Slovenia is classified as only one region under the European Union's NUTS 2 region system, which stands for nomenclature of territorial units for statistics. For those regions a minimum of 800.000 and a maximum of 3 million people applies as a classification standard. Despite those requirements, there are more than 56 exceptions in the EU, with some of the regions reaching only 400.000 inhabitants.
The EU structural development funds, which are given to those regions, are distributed according to a 75% per capita GDP of the EU average threshold. As a whole, Slovenia already reaches to about the 75% limit and in the capital, Ljubljana, it is already exceeding it.
The law concerning the establishment of multiple cohesive regions in Slovenia was the topic of an emergency discussion because of Slovenia status as a net recipient in the EU.
In the discussions, many different standpoints were taken on how many regions would be set up. The main notion went for two regions; while the opposition defended the division into three cohesive regions. Other proposals included a five-region split.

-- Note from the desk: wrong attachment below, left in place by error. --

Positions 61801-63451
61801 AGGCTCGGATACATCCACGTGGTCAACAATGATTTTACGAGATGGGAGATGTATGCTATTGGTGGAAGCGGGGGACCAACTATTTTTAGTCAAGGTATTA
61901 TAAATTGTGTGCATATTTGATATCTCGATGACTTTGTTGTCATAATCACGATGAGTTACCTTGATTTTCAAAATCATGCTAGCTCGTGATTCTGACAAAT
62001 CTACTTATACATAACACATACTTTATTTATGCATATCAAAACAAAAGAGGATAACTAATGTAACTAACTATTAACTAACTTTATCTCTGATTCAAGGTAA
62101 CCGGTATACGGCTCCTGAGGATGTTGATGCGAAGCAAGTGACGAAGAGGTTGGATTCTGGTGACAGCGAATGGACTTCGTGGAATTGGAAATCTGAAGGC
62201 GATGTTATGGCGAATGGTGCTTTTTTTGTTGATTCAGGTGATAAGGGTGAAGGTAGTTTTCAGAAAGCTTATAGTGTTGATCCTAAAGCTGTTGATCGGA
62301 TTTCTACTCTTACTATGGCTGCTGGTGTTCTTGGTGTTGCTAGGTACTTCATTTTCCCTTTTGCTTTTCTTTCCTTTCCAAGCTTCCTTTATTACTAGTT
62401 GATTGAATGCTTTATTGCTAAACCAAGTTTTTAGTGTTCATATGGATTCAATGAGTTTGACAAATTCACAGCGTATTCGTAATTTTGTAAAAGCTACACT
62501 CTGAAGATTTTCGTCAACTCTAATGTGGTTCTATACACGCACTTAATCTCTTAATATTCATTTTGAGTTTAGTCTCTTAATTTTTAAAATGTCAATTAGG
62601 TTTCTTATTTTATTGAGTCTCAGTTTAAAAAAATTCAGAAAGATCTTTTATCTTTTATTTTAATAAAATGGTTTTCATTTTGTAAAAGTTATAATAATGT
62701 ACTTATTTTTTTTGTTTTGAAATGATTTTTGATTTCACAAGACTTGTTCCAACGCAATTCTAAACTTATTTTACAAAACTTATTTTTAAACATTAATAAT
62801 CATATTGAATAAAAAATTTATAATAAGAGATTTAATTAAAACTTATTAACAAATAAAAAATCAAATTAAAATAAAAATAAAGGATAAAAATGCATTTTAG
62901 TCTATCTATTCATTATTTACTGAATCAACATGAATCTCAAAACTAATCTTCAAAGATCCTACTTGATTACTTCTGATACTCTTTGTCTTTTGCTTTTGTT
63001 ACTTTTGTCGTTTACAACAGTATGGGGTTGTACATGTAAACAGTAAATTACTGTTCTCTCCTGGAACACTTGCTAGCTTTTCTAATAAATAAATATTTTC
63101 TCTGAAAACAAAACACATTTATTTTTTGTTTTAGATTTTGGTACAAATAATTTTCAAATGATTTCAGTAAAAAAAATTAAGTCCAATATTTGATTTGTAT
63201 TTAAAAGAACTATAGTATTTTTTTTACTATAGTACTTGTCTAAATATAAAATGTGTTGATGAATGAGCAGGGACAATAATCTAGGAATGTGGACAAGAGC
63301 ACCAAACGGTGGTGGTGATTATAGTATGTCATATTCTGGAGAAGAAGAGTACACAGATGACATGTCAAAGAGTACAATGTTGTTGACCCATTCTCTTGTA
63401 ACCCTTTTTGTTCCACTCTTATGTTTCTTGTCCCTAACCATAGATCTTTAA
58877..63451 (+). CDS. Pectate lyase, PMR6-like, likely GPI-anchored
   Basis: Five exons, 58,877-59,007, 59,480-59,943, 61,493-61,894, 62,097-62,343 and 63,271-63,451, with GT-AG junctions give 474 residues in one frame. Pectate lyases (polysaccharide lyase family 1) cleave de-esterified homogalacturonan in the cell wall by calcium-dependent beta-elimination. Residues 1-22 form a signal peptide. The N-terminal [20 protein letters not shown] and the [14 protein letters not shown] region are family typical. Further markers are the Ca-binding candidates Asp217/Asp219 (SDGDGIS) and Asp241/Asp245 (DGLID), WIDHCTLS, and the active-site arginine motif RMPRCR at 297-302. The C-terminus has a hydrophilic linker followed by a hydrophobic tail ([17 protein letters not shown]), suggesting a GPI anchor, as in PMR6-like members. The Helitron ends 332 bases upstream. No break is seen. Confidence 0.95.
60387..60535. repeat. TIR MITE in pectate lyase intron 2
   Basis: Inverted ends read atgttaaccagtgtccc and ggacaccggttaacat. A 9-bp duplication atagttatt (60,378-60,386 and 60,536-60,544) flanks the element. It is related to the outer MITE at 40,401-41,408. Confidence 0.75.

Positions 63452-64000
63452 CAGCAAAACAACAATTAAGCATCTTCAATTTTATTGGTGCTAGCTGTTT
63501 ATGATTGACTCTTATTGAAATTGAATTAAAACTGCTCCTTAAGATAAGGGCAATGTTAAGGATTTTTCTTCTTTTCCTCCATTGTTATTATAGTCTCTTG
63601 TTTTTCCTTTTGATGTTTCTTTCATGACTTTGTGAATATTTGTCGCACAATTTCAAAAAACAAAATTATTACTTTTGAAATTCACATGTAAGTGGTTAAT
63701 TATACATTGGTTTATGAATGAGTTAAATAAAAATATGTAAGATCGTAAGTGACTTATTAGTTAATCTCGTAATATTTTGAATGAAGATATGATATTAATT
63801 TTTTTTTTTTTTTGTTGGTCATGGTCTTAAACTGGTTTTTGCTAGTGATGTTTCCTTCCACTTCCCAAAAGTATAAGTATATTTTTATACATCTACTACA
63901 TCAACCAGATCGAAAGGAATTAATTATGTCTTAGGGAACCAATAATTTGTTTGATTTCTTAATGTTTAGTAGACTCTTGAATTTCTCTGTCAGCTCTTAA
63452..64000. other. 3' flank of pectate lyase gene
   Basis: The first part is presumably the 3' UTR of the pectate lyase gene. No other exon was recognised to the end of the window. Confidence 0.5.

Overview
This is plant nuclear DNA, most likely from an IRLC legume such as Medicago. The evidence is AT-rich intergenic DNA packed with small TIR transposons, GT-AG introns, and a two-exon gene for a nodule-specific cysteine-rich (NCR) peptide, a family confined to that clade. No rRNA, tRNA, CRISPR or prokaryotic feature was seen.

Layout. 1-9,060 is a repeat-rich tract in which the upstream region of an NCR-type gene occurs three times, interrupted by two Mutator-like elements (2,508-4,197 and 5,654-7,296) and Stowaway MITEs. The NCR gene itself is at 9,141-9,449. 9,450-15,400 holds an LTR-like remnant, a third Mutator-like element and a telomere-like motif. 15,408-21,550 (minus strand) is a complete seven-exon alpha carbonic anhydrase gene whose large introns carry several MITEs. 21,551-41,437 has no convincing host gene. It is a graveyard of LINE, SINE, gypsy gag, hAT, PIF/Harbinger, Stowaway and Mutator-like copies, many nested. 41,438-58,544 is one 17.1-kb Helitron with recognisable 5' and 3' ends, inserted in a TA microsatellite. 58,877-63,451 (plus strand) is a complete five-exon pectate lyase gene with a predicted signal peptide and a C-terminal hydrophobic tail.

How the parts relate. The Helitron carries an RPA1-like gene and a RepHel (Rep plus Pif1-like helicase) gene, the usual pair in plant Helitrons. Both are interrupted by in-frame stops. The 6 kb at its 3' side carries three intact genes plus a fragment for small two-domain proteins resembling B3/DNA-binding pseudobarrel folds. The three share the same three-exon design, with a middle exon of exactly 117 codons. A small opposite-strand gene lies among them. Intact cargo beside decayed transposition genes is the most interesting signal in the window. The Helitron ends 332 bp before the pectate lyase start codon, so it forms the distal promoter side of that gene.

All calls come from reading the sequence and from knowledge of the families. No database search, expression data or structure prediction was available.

"There was unanimous support that Slovenia should persist with only one cohesive region until that is better for the negotiations for the next financial perspective. For now it is clear that we can persist at this position until the end of the year. This means that the urgent grounds for an adoption of the law in July are no longer existent."
"We all hope that there is enough time for us to carry out the internal political partition, decentralization beforehand, and use it as a basis for making cohesive regions at which the approach is a bit unusual, improper, as compared to the EU. We hope that the negotiations for the next financial perspective will be over as soon as possible.
"If an agreement won't be reached during Great Britain's presidency, then we hope that it would be adopted during Austria's presidency. In this time, we can defend Slovenia from the standpoint of one cohesive region; but a division into multiple cohesive regions will be necessary later on. It would be substantially less traumatic if that would take effect from 2013 on."
Jana Ciglerová: Americans say their lives are fantastic, Czechs say everything is terrible – neither is true
Study: Demand for new flats in Prague set to keep outstripping supply
“There is good, better and then there is the USSR.” – New book depicts life in communist Czechoslovakia through memories of people who experienced it
CzechTourism head hints attracting tourists no longer agency’s main goal
‘The fat lady sings’: Prague’s State Opera marks restoration to former glory with gala concert